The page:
# Chapter 11 – Algebra I

Investigate some historical foundations of algebra

## Exercises

### Exercise 11.1

- You are teaching algebra in your school. What will you do if another colleague teaching algebra in your school disagrees with your teaching philosophy to use technology for a particular concept or skill? Should students be impacted by different teaching philosophies in school? Should all students use the same tools in the same classes?
- As a professional mathematics educator, do you feel that these basic assumptions by NCTM are viable? Why or why not? Are these assumptions necessary for full development of algebraic skills during the middle grades?
- Make two position statements:
- Position 1 summarizes your recommendations for the use of technology to teach algebra in the middle school.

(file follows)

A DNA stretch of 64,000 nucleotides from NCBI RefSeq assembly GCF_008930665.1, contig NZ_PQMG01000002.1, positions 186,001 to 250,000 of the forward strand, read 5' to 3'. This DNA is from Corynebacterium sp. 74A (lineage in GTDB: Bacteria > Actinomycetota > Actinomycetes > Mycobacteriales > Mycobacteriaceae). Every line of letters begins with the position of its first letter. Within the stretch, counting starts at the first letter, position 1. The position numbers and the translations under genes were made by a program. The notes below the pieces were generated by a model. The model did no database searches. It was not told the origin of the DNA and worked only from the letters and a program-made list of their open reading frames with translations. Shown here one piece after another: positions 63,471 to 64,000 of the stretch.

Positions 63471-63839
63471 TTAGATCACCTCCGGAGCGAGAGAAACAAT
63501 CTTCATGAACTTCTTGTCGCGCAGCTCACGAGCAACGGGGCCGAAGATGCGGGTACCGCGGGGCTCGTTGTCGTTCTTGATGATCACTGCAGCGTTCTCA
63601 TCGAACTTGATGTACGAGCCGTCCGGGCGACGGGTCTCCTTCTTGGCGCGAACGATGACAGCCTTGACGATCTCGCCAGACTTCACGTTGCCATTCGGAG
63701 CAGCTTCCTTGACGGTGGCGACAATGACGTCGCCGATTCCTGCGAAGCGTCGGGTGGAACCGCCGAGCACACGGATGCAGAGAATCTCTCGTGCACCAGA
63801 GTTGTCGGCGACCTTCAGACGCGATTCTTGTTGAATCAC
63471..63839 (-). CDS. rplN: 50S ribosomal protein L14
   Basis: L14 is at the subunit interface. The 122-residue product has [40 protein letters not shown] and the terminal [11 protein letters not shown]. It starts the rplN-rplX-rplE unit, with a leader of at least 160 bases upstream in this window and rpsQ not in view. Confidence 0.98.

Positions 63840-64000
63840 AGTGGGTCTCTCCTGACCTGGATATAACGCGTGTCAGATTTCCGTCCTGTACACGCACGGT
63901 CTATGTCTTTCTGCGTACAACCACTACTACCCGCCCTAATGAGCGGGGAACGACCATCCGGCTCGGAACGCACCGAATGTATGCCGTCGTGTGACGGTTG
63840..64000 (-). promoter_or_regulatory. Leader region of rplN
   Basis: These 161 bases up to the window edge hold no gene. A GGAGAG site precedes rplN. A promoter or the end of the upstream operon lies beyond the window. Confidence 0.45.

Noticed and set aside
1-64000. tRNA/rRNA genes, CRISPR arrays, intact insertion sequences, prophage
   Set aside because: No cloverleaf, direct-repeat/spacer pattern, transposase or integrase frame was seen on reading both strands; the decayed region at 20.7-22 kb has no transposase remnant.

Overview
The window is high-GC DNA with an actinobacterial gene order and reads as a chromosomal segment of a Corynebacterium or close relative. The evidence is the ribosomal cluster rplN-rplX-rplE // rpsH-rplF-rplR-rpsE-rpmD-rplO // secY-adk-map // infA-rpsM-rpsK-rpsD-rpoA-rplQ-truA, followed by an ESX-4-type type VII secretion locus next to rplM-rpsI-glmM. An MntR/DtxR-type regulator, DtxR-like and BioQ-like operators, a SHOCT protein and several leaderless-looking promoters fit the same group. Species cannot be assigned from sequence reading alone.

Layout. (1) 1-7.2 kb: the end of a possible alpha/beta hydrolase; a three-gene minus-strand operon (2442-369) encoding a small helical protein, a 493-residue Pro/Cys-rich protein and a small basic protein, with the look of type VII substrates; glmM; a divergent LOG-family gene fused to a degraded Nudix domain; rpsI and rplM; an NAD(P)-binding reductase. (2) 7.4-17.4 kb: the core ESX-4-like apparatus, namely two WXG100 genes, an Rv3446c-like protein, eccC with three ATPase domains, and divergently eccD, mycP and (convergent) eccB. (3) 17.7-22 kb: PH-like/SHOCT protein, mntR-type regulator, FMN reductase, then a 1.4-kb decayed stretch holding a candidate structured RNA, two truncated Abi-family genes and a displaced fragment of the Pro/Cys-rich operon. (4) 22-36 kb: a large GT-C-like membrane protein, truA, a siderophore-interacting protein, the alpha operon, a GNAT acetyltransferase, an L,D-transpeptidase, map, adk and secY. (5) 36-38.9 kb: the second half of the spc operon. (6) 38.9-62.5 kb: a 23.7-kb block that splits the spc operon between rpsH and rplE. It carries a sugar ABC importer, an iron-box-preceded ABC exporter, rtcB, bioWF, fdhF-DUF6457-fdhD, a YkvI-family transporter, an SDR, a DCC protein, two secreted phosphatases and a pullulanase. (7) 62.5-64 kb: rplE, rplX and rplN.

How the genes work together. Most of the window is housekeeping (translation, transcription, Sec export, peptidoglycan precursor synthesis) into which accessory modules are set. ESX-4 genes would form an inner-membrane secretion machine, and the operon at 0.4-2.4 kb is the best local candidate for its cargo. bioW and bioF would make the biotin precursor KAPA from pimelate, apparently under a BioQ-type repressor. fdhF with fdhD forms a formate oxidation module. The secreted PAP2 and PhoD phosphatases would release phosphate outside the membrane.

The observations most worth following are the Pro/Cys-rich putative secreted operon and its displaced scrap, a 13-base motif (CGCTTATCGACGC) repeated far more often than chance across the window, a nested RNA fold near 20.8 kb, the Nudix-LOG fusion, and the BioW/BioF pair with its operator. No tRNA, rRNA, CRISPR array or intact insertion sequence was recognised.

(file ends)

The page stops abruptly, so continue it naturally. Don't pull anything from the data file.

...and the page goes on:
- Position 2 presents your recommendations for the use of technology to teach algebra in the high school.

Compare and contrast your two positions.

### Exercise 11.2

- Have the Common Core Standards been adopted in your state or region?
- Is there a significant difference between the objectives for Algebra I for Mississippi and Massachusetts and the Common Core? Does this surprise you? Justify your response.
- Is universal agreement on the content to be covered in first-year algebra important? Why or why not?
- What topics should form the basic framework of a first-year algebra course?
- Locate a copy of your state’s curriculum frameworks for Algebra I. Are they similar to Mississippi and Massachusetts? Why or why not?

### Exercise 11.3

- Describe or create an activity that could be used to show (
*a*+*b*)^{2}= (*a*+*b*)(*a*+*b*). - Describe or create an activity that could be used to show (
*a*–*b*)^{ 2}= (*a*–*b*)(*a*+*b*).

### Exercise 11.4

- Develop an alternative to * that is located on the keyboard. How could this be universally implemented?
- Develop a new symbol for multiplication that is not currently on the keyboard. How will this key be universally accepted in the mathematics and computer community?